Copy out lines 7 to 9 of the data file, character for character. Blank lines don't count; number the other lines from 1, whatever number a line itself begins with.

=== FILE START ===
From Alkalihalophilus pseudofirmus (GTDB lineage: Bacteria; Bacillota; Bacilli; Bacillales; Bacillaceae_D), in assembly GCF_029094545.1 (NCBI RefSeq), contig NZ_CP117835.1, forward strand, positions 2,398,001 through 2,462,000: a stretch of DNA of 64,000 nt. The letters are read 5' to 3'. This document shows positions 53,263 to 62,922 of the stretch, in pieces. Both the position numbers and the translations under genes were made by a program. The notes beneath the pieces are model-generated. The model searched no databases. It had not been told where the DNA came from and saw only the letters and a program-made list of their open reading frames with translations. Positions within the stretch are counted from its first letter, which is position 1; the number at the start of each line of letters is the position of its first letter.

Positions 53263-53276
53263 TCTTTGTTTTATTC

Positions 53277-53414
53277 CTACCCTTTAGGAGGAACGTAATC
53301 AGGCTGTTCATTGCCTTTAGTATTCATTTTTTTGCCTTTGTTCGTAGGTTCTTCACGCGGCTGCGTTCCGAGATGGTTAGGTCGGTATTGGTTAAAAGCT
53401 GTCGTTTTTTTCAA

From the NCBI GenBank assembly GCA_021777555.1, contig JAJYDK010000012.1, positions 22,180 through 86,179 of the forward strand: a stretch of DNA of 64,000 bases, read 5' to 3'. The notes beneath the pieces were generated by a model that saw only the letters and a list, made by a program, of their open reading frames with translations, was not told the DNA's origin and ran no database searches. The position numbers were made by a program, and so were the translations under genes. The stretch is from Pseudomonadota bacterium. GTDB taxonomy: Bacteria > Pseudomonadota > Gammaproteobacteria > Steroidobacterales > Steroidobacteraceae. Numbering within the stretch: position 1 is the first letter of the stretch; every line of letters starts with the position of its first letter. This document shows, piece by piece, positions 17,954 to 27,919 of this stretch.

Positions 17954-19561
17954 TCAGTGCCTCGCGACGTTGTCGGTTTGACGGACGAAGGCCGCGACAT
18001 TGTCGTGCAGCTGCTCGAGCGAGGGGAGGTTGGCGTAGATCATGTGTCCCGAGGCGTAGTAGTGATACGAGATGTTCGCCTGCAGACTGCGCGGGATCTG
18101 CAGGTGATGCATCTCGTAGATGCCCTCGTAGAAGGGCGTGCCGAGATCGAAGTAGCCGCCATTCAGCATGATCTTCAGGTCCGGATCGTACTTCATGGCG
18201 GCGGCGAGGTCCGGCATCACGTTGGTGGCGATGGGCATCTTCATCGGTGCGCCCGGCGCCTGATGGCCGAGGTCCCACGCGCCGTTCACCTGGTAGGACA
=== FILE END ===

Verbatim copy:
53401 GTCGTTTTTTTCAA

From the NCBI GenBank assembly GCA_021777555.1, contig JAJYDK010000012.1, positions 22,180 through 86,179 of the forward strand: a stretch of DNA of 64,000 bases, read 5' to 3'. The notes beneath the pieces were generated by a model that saw only the letters and a list, made by a program, of their open reading frames with translations, was not told the DNA's origin and ran no database searches. The position numbers were made by a program, and so were the translations under genes. The stretch is from Pseudomonadota bacterium. GTDB taxonomy: Bacteria > Pseudomonadota > Gammaproteobacteria > Steroidobacterales > Steroidobacteraceae. Numbering within the stretch: position 1 is the first letter of the stretch; every line of letters starts with the position of its first letter. This document shows, piece by piece, positions 17,954 to 27,919 of this stretch.

Positions 17954-19561